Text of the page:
Installation How To VistA/GT.M coLinux

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Obsolete: Use Astronaut Installers instead.

deprecated, at least for now, in favor of QEMU

c.f. Using the VistA Appliance

coLinux Logo

Quickstart coLinux

1. The coLinux Wiki has adequate instructions. I will try to guide GT.M/VistA users to the most straight-forward route to a successful installation. There are many alternative Configurations possible, some more problematic than others.
2. CoLinux is delivered as a self-installing executable. We can either:
a. Download coLinux-stable from sourceforge.
(The current version as of this writing is 0.6.2-linux-2.6.10 found at: )
or: (better)
b. Obtain a more recent snapshot of the current testing version from the coLinux wiki itself at I am working with the snapshot of version 0.6.3-pre13.
Note: this gets us stable-coLinux-20050524.exe which produces a specially patched kernel-2.6.11.
3. The coLinux install can be anywhere on our XP machine. I have chosen to keep everything under C:\vfc\colinux . I will bold "C:\vfc\colinux" wherever a substitution should be made to use some other root directory.

Run the colinux.exe to get this installation dialog:
coLinux installation wizard
I suggest selecting all four of these components unless this is not a virgin install. This saves some manual labor and potential confusion.


Everything goes into our chosen directory:


The next decision point is whether to download a root filesystem image.
I use the debian default:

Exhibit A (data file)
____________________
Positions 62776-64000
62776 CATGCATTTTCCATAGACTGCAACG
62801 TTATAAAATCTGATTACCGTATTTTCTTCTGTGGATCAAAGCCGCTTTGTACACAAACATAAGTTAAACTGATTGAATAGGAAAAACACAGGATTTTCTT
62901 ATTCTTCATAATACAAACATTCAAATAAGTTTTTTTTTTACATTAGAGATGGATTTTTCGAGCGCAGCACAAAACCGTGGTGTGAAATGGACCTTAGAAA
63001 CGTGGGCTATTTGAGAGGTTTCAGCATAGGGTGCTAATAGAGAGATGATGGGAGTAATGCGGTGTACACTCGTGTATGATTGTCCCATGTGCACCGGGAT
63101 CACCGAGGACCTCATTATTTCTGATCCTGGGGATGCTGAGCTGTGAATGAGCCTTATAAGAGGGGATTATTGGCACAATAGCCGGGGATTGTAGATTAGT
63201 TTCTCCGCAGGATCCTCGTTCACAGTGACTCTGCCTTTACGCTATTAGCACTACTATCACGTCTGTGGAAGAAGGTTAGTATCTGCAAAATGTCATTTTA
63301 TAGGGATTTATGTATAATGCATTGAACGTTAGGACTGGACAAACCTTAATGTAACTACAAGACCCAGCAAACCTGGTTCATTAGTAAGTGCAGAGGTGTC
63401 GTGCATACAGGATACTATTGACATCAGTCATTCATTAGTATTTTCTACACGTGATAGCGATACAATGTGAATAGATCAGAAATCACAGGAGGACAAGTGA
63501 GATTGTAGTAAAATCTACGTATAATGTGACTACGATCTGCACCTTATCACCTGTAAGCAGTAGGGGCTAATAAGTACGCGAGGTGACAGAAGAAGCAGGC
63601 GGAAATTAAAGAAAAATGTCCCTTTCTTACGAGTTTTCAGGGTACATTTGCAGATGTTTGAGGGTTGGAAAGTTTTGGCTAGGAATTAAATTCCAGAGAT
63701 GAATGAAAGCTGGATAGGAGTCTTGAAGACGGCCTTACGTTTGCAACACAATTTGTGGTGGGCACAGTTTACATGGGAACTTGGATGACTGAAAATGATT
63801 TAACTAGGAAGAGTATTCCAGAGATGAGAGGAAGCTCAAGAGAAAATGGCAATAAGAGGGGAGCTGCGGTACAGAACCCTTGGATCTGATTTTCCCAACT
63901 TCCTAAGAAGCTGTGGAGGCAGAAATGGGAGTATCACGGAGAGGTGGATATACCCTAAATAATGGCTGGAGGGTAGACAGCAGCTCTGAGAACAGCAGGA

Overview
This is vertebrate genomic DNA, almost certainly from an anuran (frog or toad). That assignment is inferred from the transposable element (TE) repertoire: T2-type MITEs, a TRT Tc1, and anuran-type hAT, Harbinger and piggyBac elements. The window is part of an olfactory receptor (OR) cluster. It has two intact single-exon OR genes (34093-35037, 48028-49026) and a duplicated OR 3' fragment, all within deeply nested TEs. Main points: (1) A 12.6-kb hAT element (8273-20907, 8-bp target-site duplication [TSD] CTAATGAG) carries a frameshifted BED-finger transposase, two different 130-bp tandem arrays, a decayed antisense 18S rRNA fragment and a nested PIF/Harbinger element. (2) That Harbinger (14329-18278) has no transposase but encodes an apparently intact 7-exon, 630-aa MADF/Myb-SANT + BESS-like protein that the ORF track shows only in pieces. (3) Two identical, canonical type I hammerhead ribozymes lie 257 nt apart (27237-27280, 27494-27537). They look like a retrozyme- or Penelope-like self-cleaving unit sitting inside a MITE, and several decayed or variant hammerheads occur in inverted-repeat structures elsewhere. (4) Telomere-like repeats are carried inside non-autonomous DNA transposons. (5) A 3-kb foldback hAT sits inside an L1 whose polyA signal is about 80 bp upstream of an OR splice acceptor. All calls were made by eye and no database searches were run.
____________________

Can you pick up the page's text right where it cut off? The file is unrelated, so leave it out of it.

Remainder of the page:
We now have this in our coLinux root/install directory: C:/vfc/colinux
1. The file Debian-3.0r2.ext3-mit-backports.1gb.bz2 needs to be expanded to its full size. I installed 7-Zip for that purpose. The expanded Debian-3.0r2.ext3-mit-backports.1gb occupies 1,048,576 KB. I moved the bz2 to my archive directory
2. Next is a swap file. There are utilities for rolling our own detailed on the Wiki. Or just download one from: . It will need to be expanded from its .bz2 to the correct size.
3. Next, we must tweak our colinux Configuration file to match this installation. This ships as default.colinux.xml and needs to be edited, thus:
<?xml version="1.0" encoding="UTF-8"?>
<block_device index="0" path="\DosDevices\c:\vfc\coLinux\Debian-3.0r2.ext3-mit-backports.1gb" enabled="true" />
<block_device index="1" path="\DosDevices\c:\vfc\coLinux\swap_512Mb" enabled="true" />
<initrd path="initrd.gz" />
<image path="vmlinux" />
<memory size="64" />
<network index="0" type="tap" />

4.With this much done, we should be able to boot coLinux.

I start inside the Command Prompt because it helps with debugging. We go to our colinux directory:

C:\>cd c:\vfc\colinux

C:\vfc\colinux>colinux-daemon.exe –c default.colinux.xml

Hang on! Here comes debian!

console window

a.Root’s password is “root”
b.#df –h shows the partition /dev/codb0 is 14% used with 827Meg available.
c.Debian linux is all there and running.
d.#halt or #reboot exits the system.

5.Now we can make a colinux.default.bat file to boot the system. There is an option to use an nt console: Colinux-demon.exe –c default.colinux.xml –t nt

6.Networking: Now this is a whole special topic all its own. It is complex because the host XP operating system must own all the hardware devices. The hardware network interface is shared via a virtual connection from a phony NIC owned by coLinux. There are a couple of methods for accomplishing the link. In the end we should have a connection from within Linux that reaches the Internet via this virtual link.

Lots more to be added here :-)

bridge setup


Putty into menu option EVE

With the network interface up and running we have much nicer interface using putty. And it works from anywhere on our LAN, of course.

--gra'pa Z 08:36, 26 Aug 2005 (CDT)